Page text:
Metro Detroit’s hottest new restaurant is serving up local, sustainable fare from a 300-year-old barn.
BY MARKHAM HEID
PHOTOGRAPHY BY REBECCA SIMONOV
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The first time Chef Chris Gadulka cooked for Nicole and Tim Ryan, he was in his own kitchen and working with vegetables and herbs he’d picked from his own garden. And he was nervous.
This wasn’t just any get-together — it was an audition. At the time, in 2020, the Ryans planned to open a new farm-to-table restaurant, to be housed in a 300-year-old barn that the couple had salvaged, transported from Maine, and erected on a five-acre plot in Sylvan Lake. The barn would be surrounded by a working farm, which would supply the restaurant with herbs, vegetables, and other fresh produce.
Gadulka — who’d helmed kitchens for almost three decades with the Fleming’s Steakhouse and Toast restaurant groups — hoped to be the Ryans’ first executive chef. “I’d already been out to walk the property, and when I saw the scale and scope of the project, I was like a bumbling idiot,” he recalls. “If you’re in this industry and you have an opportunity to be a part of something like this — it’s just everything you could want.”
That night at his home in Rochester, Gadulka prepared roughly 20 dishes for the couple. Any plates that didn’t feature items from his own backyard highlighted mostly seasonal and local ingredients. “I wanted to make them dishes that mimicked what I would prepare [at Sylvan Table],” he says. The Ryans were impressed and offered Gadulka what he calls his dream job.
Now, a year later, that dream is a reality. Sylvan Table — which has a warm, homey vibe that spans two levels — opened its old barn doors in June, and while its farm will take three-to-five years to reach its full potential, it has already produced its first crops. “Right now we’re harvesting a lot of salad greens and radishes and fresh herbs, and soon it will be carrots,” says farm manager Kristina Pruccoli. The farm will eventually have 100 different crop varieties; it also includes apple, pear, plum and Michigan kiwi trees that will bear fruit as they mature, and chickens that will provide fresh eggs.
Pruccoli plants only organic seed and employs a mixture of organic and biodynamic farming practices. Like Gadulka, her enthusiasm for her work is effusive. “I feel so fortunate to be a part of this,” she says. And while many area restaurants throw around “farm-to-table” as a descriptor, Sylvan Table stands out in its dedication to that philosophy.“I think this is going to be a model for the future of where restaurants can go.”
The Ryans, who live in West Bloomfield, own a construction company that builds restaurants — ironically, mostly fast-food spots — throughout the Midwest. Nicole says they’d always dreamed of opening their own place that focused on sustainability and local and seasonal ingredients. When their kids left for college, they decided the time was right to make it happen. But it didn’t come to fruition overnight. “This was a six-year process,” she says.
She drew inspiration from a homesteading course, which she completed online through the University of Massachusetts Amherst. “I learned all about where our food comes from and how it impacts the environment, and how restaurants typically are pretty wasteful,” she says.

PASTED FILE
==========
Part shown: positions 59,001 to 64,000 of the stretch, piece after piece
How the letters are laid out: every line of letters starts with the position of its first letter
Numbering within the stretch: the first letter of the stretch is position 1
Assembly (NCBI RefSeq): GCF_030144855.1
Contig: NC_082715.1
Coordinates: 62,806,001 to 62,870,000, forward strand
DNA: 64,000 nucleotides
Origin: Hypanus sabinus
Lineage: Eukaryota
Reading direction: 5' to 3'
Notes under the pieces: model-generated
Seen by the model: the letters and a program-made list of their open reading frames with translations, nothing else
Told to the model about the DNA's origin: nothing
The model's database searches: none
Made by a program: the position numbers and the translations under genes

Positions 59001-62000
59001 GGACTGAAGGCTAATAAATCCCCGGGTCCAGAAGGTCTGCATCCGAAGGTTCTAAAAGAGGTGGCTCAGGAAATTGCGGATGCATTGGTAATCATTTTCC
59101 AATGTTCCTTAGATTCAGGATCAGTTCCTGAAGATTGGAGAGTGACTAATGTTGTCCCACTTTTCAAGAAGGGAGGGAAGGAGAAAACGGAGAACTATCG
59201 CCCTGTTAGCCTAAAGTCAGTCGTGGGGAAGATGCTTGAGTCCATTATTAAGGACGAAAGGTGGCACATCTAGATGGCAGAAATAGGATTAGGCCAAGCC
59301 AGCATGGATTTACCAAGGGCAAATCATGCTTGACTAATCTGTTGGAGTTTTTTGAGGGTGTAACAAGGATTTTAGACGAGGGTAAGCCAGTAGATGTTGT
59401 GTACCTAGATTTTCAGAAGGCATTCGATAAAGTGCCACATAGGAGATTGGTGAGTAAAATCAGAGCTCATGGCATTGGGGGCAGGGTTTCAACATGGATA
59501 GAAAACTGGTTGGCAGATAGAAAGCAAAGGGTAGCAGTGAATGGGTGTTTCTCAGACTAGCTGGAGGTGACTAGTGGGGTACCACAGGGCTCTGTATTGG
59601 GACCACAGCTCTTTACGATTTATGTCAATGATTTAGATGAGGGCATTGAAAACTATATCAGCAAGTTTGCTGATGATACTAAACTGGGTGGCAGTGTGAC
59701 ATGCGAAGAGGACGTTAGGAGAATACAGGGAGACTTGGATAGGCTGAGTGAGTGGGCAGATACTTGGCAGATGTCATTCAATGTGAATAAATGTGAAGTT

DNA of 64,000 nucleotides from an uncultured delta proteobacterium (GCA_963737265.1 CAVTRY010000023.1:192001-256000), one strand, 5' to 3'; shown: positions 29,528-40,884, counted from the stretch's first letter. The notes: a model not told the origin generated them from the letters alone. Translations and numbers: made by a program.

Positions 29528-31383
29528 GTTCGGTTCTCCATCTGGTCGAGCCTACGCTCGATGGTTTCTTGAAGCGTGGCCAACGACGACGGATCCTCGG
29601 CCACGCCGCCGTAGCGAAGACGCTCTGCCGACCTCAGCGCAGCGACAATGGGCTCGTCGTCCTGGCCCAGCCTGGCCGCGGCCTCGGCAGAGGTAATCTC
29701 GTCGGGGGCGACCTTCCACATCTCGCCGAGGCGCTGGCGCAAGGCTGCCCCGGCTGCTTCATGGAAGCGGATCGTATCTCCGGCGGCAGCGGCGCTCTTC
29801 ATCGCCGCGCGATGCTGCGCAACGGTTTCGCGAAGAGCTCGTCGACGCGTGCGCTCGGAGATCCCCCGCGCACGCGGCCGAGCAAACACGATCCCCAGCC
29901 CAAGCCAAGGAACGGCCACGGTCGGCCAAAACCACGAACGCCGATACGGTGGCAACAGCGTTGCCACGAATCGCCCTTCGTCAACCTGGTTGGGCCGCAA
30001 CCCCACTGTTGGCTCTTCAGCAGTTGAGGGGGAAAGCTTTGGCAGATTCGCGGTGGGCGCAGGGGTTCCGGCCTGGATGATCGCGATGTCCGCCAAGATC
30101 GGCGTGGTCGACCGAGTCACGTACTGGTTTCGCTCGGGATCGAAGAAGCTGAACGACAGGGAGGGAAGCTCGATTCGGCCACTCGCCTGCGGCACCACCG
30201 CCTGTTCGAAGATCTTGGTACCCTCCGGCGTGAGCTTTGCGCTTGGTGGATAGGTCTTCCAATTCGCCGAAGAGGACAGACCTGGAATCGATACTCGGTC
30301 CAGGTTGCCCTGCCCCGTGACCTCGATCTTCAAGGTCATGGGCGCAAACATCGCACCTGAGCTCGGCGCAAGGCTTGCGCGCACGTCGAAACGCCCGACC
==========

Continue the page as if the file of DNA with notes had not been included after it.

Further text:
“As the project evolved, it went from being a restaurant to something much more: to knowing where food comes from and having something super tasty that’s coming right from the field to the table.”
“Hyper-seasonal is a term we use a lot,” Gadulka adds. “You’re not going to come here in December and see fresh tomatoes.” He works closely with Pruccoli to coordinate their plantings and harvests with the restaurant’s menu. His job will soon involve a lot of canning, pickling, curing, and other preservation methods that will allow him to fully utilize and what the farm produces throughout the year, including in winter.
“We have about 30 items on our menu, but there are going to be biweekly changes based on seasonality,” he says. This month into early fall, expect to see plenty of tomatoes, fresh herbs, and root vegetables like beets and carrots on offer.
While the farm will supply some of Sylvan Table’s needs, Gadulka says they must also rely on outside sources for meat, fish, certain spices, and other essential items. For crops that they don’t have the space to grow themselves — such as corn and potatoes — they’ve partnered with nearby Michigan or Canadian farms.
Their menu will also feature a lot of Great Lakes bycatch — fish that commercial fishermen inadvertently catch, and that are typically chopped up and thrown back into the water. “Everything we get, we try to be sustainable and local,” he says.
When he can’t stay local, Gadulka says his goal will be sustainability — using fish or cuts of meat or game that are less conventional, or that tend to go to waste. A recent menu featured a deckle steak, which Gadulka describes as the cap of the rib eye, a seldom-offered cut that has tremendous marbling and the tenderness of filet. It’s being served with horseradish root and mashed carrots that were harvested last fall. “That combination is like horseradish sauce without all the heavy cream and fats,” he says.
Anything the restaurant can’t use or preserve will go on sale in a small retail area near its entrance. “We just don’t want to waste anything,” says Nicole, who gets a little teary talking about her restaurant. “We have the most amazing staff of like-minded people who care about what we’re trying to do here,” she says. Gadulka, too, is grateful to be on board. “The good fortune of being a part of something like this…” he says, “I feel very lucky”
Try Chef Chris Gadulka’s Summer Pea and Mint Pesto recipe for the perfect accompaniment to meat or vegetables.